Historians’ group backs right to embargo dissertations

The Organization of American Historians has called for allowing new doctoral degree holders to decide whether to embargo their dissertations, taking a stand on an issue that has divided academics over the merits and risks of open-access publishing of research and scholarship.

The OAH, which receives support from Indiana University and is based in Bloomington, released the following statement, approved at its recent fall meeting in Atlanta:

The OAH Executive Board strongly supports the right of authors to make their own decisions about the manner in which their doctoral dissertations will be published and circulated. The board urges history departments and graduate school administrations to support that right without qualification, understanding that embargoed dissertations will be available for public consultation upon the expiration of the designated embargo period. 

OAH President Alan Kraut, University Professor of history at American University, said the organization doesn’t oppose open-access publishing but wants to protect the rights of Ph.D. candidates who may want to draw on their dissertation research for future books or other publications.

OAH offices

Organization of American Historians offices

“Our point, is, who should decide, in this complicated situation, what the right thing to do is?” Kraut said. “And our argument is, everybody should have ownership of their own work and they should make that decision in cooperation with their institution.”

Not so many years ago, doctoral dissertations were printed, bound and often placed in university libraries. But that no longer routinely happens, so researchers and universities have turned to electronic methods to distribute their work. The OAH says many universities strongly encourage — or even require — researchers to publish their dissertations in open-access formats.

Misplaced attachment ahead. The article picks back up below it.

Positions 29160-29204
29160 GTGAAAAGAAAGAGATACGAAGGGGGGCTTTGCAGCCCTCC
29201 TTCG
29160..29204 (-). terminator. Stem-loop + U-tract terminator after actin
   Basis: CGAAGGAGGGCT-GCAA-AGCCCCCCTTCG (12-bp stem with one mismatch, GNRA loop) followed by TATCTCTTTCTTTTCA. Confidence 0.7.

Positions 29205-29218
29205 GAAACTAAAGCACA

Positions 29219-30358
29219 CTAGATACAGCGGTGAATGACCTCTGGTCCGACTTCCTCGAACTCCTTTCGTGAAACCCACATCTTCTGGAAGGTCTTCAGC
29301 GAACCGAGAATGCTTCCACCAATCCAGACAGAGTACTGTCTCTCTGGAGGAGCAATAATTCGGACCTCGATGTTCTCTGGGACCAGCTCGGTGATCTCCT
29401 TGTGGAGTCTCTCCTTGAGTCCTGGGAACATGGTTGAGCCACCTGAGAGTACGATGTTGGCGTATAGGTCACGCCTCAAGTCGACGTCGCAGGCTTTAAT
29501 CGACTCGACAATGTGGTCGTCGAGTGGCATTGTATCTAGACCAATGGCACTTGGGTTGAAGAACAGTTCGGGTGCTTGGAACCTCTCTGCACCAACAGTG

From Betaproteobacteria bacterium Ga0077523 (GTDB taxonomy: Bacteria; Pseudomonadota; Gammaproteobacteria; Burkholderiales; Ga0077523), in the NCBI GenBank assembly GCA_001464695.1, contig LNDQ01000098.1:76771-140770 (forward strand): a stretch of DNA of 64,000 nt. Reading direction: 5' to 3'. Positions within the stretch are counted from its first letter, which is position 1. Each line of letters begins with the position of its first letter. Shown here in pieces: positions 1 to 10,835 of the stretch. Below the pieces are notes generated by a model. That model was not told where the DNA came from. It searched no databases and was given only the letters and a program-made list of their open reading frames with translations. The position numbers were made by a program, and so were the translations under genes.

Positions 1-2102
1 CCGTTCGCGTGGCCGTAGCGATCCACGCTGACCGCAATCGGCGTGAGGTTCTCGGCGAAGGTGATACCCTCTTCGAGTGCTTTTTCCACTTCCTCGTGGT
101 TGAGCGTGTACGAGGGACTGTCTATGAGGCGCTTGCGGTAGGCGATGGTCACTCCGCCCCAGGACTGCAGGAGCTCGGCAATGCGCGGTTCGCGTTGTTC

But Kraut said some publishers are reluctant to publish research that has been circulated and cited on the Internet. In the humanities and social sciences, he said, junior faculty members often need to produce a book to earn tenure. An embargo addresses that issue by preventing dissertation findings from being circulated long enough for the researcher to make progress on a book project.

Another organization, the American Historical Association, came out in support of dissertation embargoes in July. (The OAH is made up of scholars who study American history; AHA members are American scholars of history, regardless of what area they study). That statement produced considerable debate, with critics questioning whether open-access publishing actually reduces changes for a book deal.

Both sides in the debate have cited a study published last summer. It found that only 7.3 percent of university publishers would refuse to publish research that had been circulated through open access. On the other hand, only 9.8 percent of said such submissions were “always welcome.” The vast majority said they would decide on a case-by-case basis, depending on circumstances.

David Daleke, IU Bloomington vice provost for graduate education and health sciences, said the university’s mission is to create and disseminate knowledge, so the University Graduate School discourages students from applying an embargo to their dissertations without good cause.

“Our advice to students is that they should explore these policies with potential book and journal publishers before making a decision on embargoing their dissertation,” he said.

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